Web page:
Back to School Tips for Diabetes Management: Teacher Edition

With the first day of school quickly approaching, preparation for the new school year is already underway. For parents of children with diabetes, this preparation includes opening a line of communication with their child’s teacher to ensure that he or she understands basic diabetes management for their student.

Jennifer Griffin, M.S., C.C.L.S. and a Child Life Specialist at Joslin, and Debbie Butler, M.S.W., L.I.C.S.W., C.D.E. and Associate Director of the Pediatric Programs at Joslin, have provided some useful tips for parents, teachers and children to ensure that the transition back to school goes smoothly for all involved.

What parents of children with diabetes should say to teachers:

Both Griffin and Butler advocate for parents arranging a time to speak with their child’s teacher before school starts. This allows the teacher to gain a general understanding about diabetes and what is involved in their student’s diabetes management plan.

“Parents usually explain the symptoms of hypoglycemia (low blood sugars) and hyperglycemia (high blood sugars) and when the child should go to the nurse’s office,” Griffin and Butler agreed.  “Some children are allowed to check their blood sugar, administer insulin in the classroom, or treat hypoglycemia in the classroom. If this is the case, then this should be explained to the teacher as well.”

What children with diabetes should say to teachers:

While Griffin and Butler encourage parents to cover most of the communication and preparation with the teacher, they do believe that children should feel comfortable speaking with their teacher when they are not feeling well and when they need to check their blood sugar.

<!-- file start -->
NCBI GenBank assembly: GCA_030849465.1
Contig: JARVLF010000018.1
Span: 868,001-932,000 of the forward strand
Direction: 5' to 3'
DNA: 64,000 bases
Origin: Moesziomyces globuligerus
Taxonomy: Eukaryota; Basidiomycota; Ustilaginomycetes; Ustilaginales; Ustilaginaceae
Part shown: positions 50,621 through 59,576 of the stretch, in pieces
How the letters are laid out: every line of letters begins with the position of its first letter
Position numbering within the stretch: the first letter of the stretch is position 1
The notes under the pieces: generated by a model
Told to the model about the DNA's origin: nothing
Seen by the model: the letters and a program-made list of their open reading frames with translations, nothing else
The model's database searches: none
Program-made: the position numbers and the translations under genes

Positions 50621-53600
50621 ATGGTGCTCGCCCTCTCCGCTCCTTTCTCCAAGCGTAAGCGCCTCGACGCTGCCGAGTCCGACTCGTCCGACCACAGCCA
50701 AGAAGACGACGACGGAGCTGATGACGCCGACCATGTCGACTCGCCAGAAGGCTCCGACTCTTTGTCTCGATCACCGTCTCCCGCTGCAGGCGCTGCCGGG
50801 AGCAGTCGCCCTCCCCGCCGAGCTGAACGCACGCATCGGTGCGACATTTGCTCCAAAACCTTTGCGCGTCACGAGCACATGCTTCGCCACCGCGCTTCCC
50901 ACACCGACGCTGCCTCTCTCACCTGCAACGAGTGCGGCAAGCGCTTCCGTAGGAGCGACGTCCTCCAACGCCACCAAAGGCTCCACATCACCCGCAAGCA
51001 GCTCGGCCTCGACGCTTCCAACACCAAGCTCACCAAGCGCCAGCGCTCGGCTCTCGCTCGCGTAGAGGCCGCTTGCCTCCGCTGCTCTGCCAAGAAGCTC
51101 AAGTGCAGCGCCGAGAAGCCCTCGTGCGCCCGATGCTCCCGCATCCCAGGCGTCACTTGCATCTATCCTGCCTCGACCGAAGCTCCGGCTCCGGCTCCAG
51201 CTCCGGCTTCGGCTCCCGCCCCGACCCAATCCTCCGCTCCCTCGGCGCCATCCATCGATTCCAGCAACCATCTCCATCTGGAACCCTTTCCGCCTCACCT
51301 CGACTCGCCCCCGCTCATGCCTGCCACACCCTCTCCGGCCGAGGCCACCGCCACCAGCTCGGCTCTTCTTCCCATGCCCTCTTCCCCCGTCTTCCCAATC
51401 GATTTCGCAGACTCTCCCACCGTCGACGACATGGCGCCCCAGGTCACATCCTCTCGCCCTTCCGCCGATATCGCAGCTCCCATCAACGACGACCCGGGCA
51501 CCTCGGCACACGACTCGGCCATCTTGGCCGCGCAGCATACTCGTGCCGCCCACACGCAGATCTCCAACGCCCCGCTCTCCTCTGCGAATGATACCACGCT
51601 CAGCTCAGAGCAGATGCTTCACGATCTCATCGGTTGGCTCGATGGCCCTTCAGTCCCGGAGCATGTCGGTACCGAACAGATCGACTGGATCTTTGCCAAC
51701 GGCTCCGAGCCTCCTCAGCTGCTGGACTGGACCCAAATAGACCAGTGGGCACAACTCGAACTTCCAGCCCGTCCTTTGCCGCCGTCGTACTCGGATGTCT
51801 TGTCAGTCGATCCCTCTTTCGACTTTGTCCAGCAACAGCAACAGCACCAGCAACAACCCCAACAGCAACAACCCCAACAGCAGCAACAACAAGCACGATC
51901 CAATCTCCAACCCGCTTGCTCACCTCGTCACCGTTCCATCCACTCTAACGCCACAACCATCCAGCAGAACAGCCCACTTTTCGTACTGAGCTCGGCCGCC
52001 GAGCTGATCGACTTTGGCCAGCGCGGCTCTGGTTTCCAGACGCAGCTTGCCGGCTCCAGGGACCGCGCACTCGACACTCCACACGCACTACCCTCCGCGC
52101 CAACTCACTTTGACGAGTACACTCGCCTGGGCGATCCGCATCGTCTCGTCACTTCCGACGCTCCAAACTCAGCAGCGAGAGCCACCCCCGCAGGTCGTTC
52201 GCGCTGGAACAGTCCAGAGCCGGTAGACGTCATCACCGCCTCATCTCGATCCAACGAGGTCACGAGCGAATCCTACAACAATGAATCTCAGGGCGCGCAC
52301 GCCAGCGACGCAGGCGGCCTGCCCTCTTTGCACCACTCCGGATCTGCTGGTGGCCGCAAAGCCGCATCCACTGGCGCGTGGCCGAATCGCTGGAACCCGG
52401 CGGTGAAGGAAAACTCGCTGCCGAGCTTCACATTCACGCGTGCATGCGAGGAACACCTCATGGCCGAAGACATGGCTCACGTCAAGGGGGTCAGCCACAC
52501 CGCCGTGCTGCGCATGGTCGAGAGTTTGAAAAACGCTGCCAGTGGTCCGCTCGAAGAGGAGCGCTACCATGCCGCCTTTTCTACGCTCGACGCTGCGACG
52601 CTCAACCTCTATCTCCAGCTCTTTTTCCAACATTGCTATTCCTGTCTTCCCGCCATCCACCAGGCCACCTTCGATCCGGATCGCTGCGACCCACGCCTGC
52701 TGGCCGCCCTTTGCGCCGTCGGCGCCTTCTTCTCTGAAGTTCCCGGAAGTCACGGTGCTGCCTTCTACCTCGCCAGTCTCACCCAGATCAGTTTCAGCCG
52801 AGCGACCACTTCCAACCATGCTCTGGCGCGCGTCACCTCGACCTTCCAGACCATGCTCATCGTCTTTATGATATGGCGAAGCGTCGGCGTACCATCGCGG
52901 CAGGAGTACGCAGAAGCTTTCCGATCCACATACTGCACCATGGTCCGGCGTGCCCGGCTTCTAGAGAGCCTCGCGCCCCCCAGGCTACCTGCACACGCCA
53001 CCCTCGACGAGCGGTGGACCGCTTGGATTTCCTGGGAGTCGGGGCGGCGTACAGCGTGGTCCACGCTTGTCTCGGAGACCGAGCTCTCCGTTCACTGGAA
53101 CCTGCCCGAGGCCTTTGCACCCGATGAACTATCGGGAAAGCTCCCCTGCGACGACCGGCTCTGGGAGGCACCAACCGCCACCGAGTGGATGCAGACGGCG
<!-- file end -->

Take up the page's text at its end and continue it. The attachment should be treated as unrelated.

What questions teachers should ask parents of children with diabetes:

It is also important for teachers to communicate with the parents as well.

“Teachers should communicate with the parents and ask the child’s parent(s) what precautions they should take,” explained Griffin and Butler.  “Every child with diabetes is different.  Also some children can be very private about their diabetes so the teacher may want to discuss this with the parents as well, and how diabetes should be handled in the classroom.”

Griffin and Butler stress that open and ongoing communication among parents, children and teachers is the most important aspect of diabetes management at school.

“Communication is critical between the parents, the child and the teacher throughout the school year,” they commented. “We suggest that parent(s) check in with their child occasionally throughout the year to see how things are going at school and if there is anything that the teacher should know about.”

For more back to school tips on diabetes management, take a look at the Joslin Diabetes Center website. Also, be sure check out our daily back to school tips on @joslindiabetes, which lasts until September 5!

1 Comment

  1. As a long time school nurse who happens to have type 1 diabetes, I would suggest parents emphasize to their child’s teacher, the cognitive changes in a child experiencing a “low”. I know from personal observation of many children and from first hand experience that “lows” may not always be verbalized and that awareness of outward signs are very important in early treatment of these lows. Any question and the child should test, go to the nurse, be treated or treat with fast acting glucose source. Sometimes in a busy classroom it is hard to notice the more subtle signs of hypoglycemia. Daily logs to and from home help to know each childs trends over any given time. I hope you don’t mind my imput.
    Sue Peristere RN

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